Like the check-in desk, Gate 97 was gloomy. There's simply no other way to describe it. While travelers at other gates could wait to board while watching planes navigate the tarmac, my gate was underground. No view of the plane. No view of anything at all.
Though the airline divided the cabin into five distinct boarding groups, the gate was, as usual, one thick mob of people standing as close to the gate agent as possible.
Cabin and Seat
This United 737 featured just three rows of 21-inch-wide United first-class seats in a 2-2 configuration, all with a standard seat pitch of 37 inches and a seat recline of 5 inches.
The 12 first-class seats were followed by the economy-class cabin — which included both economy plus and economy seats.
Every seat through Row 23 featured in-seat power, but the final 10 rows of economy — including my middle seat in Row 27 — were all without charging ports.
The economy plus seats boast between 34 and 35 inches of seat pitch and 3 inches of standard seat recline and were a standard 17.2 inches wide. The regular economy seats featured the same amount of width but less pitch and recline — 31 inches and 2 inches, respectively.
I may have been able to snag one of the last available seats on the very full nonstop flight, but that didn’t help me when it came to seat selection. I ended up in the middle, between a friendly couple who had decided to forgo sitting next to each other in order to enjoy the preferable aisle and window seats. Good for them.
The navy blue leather seats with black accents felt fairly new and were clean but were about a basic as you could get. A seatback pocket filled with the usual safety card and a copy of the airline’s latest issue of (the fantastic) Hemispheres magazine — I flipped straight to an amusing Q&A with Jim Parsons.
The lavatory was as cramped as you would expect, perfectly predictable in every way. A slightly askew toilet, a bottle of United-branded foaming soap that was comically larger than the sink basin, and bright blue lighting that felt contemporary but didn’t really disguise the bathroom’s diminutive size.
Food and Beverage
Nothing says short-haul flight quite like a crumpled bag of pretzel twists. Yet for the brief flight time — under three hours and 15 minutes and 15 minutes ahead of schedule — it was nice to have something to munch on. Flight attendants also came around with complimentary soft beverages (is it strange that I still get excited when I’m offered an entire can?) and plenty of items for sale.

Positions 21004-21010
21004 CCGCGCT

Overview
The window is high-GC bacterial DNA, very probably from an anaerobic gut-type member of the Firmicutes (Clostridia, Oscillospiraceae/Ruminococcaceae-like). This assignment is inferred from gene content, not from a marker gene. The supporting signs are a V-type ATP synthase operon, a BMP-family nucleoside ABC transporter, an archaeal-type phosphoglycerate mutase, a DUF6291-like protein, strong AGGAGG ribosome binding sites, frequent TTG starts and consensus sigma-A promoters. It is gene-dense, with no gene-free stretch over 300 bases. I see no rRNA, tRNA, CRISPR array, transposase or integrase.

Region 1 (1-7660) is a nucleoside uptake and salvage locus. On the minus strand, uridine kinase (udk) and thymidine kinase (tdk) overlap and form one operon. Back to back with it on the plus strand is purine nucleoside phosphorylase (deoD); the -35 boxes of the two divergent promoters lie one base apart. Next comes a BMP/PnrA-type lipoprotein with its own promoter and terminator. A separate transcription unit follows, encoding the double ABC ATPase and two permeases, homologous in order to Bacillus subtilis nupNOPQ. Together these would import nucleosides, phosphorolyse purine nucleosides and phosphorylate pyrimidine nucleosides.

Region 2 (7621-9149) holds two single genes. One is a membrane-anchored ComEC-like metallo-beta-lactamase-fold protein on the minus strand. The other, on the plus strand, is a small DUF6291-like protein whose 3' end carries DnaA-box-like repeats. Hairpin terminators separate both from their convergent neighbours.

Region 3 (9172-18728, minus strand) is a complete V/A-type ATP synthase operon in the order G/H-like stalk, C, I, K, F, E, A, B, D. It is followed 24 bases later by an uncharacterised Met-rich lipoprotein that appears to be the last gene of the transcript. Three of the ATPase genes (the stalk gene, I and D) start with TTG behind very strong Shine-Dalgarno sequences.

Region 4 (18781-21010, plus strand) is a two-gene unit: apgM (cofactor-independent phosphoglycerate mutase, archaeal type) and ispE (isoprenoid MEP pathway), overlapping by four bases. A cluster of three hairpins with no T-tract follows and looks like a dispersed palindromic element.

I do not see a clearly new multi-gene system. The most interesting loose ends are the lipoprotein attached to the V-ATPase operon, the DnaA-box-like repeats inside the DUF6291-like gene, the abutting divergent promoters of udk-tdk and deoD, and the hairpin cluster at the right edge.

The flight to the Bahamas might've been short, but the lack of seatback entertainment or so much as a charging outlet was frustrating. The plane was equipped with Wi-Fi, so I could stream complimentary entertainment by way of United, but watching on the comparatively small iPhone screen wasn't exactly enjoyable.
In theory, I could have watched a selection of new releases including “Lady Bird,” “Black Panther” and “Murder on the Orient Express.” Instead, I stuck to working offline for the brief early-afternoon flight. For travelers who preferred television shows, there was a lot of variety, everything from crowd-pleasing episodes of “Friends” to a number of series I’ve never even heard of, among them “Pickle and Peanut” and “Feud: Bette and Joan.”
This flight was about as basic as it gets. But that’s not a bad thing. The trip from the New York City area to Nassau is so quick and painless that none of the inconveniences (namely the lack of seatback IFE and charging ports) were really a major problem.
But in terms of getting where you want to go — in this case, a 2.5-mile-long stretch of beach in the Caribbean — United’s daily nonstop service is incredibly convenient. And the times (a 10:10am flight there and a 2:10pm flight on the return trip home) are perfect. No waking at the crack of dawn to catch your flight, or losing out on an entire day of beachfront bliss — I wouldn't hesitate to fly this again, though next time I'll be sure to plan in advance with the hopes of scoring an award ticket.
The Points Guy has comprehensive coverage of Baha Mar and the Bahamas — read all our stories here.